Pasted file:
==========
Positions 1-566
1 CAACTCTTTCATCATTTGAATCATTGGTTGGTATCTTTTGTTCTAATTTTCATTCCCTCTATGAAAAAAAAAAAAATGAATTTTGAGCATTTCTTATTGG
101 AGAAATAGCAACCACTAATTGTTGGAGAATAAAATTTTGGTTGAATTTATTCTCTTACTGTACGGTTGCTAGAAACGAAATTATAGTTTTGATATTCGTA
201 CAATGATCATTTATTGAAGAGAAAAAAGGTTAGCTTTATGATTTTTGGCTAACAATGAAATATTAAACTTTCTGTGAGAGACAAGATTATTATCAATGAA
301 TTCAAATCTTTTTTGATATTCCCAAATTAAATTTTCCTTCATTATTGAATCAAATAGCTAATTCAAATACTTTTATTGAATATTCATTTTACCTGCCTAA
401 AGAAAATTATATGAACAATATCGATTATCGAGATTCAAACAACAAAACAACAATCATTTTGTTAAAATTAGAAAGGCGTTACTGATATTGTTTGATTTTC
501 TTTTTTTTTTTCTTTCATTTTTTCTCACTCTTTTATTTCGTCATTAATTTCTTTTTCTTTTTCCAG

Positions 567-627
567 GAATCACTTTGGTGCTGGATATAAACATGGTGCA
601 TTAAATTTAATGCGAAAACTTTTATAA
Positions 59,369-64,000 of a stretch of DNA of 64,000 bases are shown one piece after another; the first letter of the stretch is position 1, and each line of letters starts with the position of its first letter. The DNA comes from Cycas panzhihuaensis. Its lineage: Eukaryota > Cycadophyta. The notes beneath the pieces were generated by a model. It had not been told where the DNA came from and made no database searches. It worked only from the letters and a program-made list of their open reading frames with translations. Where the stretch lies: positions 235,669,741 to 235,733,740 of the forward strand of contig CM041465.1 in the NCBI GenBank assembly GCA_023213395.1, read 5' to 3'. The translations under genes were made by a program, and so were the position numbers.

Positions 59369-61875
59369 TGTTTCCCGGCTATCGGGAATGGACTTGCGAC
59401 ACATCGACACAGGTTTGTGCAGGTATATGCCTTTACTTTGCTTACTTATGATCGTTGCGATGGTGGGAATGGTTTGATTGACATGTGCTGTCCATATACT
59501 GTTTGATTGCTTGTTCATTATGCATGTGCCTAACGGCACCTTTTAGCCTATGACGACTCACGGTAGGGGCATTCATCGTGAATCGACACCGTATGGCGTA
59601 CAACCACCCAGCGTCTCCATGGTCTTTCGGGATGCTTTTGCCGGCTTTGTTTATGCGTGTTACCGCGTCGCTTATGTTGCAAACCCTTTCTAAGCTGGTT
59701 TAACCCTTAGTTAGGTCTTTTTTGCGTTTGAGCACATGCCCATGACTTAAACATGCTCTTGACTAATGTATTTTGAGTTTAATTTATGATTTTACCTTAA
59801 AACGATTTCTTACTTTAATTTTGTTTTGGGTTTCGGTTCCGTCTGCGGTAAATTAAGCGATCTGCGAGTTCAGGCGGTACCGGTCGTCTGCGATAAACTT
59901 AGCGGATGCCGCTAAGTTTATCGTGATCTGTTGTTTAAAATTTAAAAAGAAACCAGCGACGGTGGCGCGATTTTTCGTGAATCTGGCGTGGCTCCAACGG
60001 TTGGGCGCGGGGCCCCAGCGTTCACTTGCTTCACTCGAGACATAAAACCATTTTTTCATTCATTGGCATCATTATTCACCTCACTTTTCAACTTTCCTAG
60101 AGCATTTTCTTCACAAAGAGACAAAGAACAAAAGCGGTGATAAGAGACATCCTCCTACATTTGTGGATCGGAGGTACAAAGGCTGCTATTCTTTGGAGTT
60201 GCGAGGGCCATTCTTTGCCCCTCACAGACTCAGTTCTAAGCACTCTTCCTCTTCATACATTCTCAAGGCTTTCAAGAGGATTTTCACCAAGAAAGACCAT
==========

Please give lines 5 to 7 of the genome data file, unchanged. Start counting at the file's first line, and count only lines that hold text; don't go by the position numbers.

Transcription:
301 TTCAAATCTTTTTTGATATTCCCAAATTAAATTTTCCTTCATTATTGAATCAAATAGCTAATTCAAATACTTTTATTGAATATTCATTTTACCTGCCTAA
401 AGAAAATTATATGAACAATATCGATTATCGAGATTCAAACAACAAAACAACAATCATTTTGTTAAAATTAGAAAGGCGTTACTGATATTGTTTGATTTTC
501 TTTTTTTTTTTCTTTCATTTTTTCTCACTCTTTTATTTCGTCATTAATTTCTTTTTCTTTTTCCAG